Huntington Woods voters to decide on sewer, road bond

By: Mike Koury | Woodward Talk | Published October 3, 2018


In the Nov. 6 election, voters will decide on a sewer and road rehabilitation and improvement bond proposal. According to the proposal’s language, Huntington Woods would receive up to $7,845,000, payable in a period not to exceed 16 years, that would be for “acquiring and constructing sewer and road improvements, including sewer rehabilitation and replacement of existing sewer lines, together with related and adjacent road reconstruction and related water improvements.”

The estimated millage to be levied, according to the proposal, in 2019 is 0.77 mill, which is 77 cents per $1,000 of taxable value, and the estimated simple average annual millage rate required to retire the bonds is 1.57 mills.

City Manager Amy Sullivan said Huntington Woods, after its engineers reviewed video from a televising of the sewers, identified some parts of its sewer system that need to be repaired. 

“They broke it down into three types of repairs. There’s replacement of sewer lines, and then there’s pipelining and pipe bursting,” she said.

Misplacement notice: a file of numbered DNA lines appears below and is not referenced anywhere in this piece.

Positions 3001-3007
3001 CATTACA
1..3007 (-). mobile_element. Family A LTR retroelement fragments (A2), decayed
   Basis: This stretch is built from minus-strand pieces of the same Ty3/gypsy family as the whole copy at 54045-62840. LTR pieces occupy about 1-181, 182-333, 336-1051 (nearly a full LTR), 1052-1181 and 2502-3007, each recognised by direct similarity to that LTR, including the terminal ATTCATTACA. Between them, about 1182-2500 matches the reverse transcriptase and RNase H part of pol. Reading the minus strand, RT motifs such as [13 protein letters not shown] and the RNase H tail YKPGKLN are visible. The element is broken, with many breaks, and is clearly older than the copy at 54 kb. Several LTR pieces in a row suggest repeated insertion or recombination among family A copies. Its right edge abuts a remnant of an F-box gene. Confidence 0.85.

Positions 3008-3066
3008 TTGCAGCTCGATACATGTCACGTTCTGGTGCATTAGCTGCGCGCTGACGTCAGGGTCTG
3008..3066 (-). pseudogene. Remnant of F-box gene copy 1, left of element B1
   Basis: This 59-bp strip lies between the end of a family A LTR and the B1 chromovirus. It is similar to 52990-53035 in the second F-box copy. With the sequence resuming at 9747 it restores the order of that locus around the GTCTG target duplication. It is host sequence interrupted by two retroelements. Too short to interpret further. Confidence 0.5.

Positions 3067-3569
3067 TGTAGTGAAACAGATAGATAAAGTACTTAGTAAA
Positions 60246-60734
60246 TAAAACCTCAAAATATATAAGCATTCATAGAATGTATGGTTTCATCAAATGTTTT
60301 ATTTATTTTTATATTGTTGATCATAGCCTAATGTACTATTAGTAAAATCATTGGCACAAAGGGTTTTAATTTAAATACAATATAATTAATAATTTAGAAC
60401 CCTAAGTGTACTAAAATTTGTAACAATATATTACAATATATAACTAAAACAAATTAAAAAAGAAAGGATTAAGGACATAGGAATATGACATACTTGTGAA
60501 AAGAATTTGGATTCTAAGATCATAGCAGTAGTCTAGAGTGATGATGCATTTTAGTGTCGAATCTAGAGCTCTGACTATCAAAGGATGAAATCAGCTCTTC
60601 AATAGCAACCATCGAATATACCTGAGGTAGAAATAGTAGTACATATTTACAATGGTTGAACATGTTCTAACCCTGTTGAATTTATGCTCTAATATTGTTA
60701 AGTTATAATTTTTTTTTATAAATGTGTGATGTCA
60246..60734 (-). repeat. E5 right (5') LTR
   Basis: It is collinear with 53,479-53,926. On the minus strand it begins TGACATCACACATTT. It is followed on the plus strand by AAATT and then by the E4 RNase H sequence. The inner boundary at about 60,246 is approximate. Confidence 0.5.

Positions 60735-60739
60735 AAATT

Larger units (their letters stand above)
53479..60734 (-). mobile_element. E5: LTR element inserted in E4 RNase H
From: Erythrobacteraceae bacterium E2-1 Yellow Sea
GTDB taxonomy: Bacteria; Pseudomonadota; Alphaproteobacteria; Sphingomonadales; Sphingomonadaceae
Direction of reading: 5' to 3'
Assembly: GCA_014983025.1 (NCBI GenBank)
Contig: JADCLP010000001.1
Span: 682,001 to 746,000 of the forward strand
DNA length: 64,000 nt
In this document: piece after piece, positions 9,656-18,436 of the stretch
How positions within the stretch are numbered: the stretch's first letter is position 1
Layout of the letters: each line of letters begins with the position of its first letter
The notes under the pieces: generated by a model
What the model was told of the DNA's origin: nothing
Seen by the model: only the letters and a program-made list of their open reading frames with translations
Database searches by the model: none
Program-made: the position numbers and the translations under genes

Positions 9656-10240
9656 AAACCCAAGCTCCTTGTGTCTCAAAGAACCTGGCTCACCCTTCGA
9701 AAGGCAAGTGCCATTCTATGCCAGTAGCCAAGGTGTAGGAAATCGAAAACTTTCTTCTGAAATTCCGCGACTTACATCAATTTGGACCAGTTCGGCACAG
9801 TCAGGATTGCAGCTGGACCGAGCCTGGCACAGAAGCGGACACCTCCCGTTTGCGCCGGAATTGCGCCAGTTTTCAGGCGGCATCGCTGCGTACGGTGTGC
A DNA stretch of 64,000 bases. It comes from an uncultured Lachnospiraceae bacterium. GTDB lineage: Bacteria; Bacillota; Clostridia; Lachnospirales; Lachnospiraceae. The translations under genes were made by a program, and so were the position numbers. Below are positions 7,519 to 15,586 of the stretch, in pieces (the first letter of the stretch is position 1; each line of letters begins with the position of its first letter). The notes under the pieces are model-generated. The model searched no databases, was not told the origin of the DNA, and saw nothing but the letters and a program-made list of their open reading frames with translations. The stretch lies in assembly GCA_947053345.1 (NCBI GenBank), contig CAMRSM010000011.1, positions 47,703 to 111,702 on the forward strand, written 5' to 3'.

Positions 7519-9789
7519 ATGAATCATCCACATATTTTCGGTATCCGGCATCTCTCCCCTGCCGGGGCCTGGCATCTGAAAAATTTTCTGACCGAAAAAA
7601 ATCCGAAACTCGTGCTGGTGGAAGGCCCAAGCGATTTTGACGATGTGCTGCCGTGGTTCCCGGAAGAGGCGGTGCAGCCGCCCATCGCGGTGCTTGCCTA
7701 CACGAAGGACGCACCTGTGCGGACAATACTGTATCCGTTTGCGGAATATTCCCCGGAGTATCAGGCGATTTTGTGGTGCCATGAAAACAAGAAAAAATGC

While Sullivan said she didn’t know the extent of the sewer repair work, the roads that would see work are York Road between Huntington Road and Borgman Avenue, Borgman between Woodward Avenue and Hendrie Boulevard, Nadine Avenue between Henley Avenue and Scotia Road, and Ludlow Avenue between Henley and Scotia.

The replacement repairs have been identified as the most critical, Sullivan said, and this bond would cover the cost of the sewer mains where they need to be replaced. In some instances, she said, they are underneath the city streets. 

“Where they are underneath the city roads, we’re also going to do the road reconstruction at the same time,” she said. “That’s obviously more cost-effective; as long as you’ve opened up the road to put in the new sewer main, it would be a good opportunity to reconstruct the road at the same time.”

The City Commission unanimously voted to put the proposal on the ballot, Commissioner Joe Rozell said, as it needs voter approval to issue these types of bonds.

“I think that there’s a real value in moving forward with the repair of our sewer system,” he said. “We’re going to do it in phases, and so this bond, it will cover the most critical repairs and related road resurfacing in phase one.”
Rozell also said the city would use existing funds in its water and sewer fund to help pay for the repairs.

“We want to try to minimize the burden that this will have on taxpayers, so we spent a lot of time looking at how long the bond was going to be,” he said. “Were they going to be 15 years, 20 years? We looked at other sources of funding to minimize the impact. So in the end, I voted for it because I’m very comfortable with the millage rate we’re asking residents to pay to support this critical infrastructure repair.”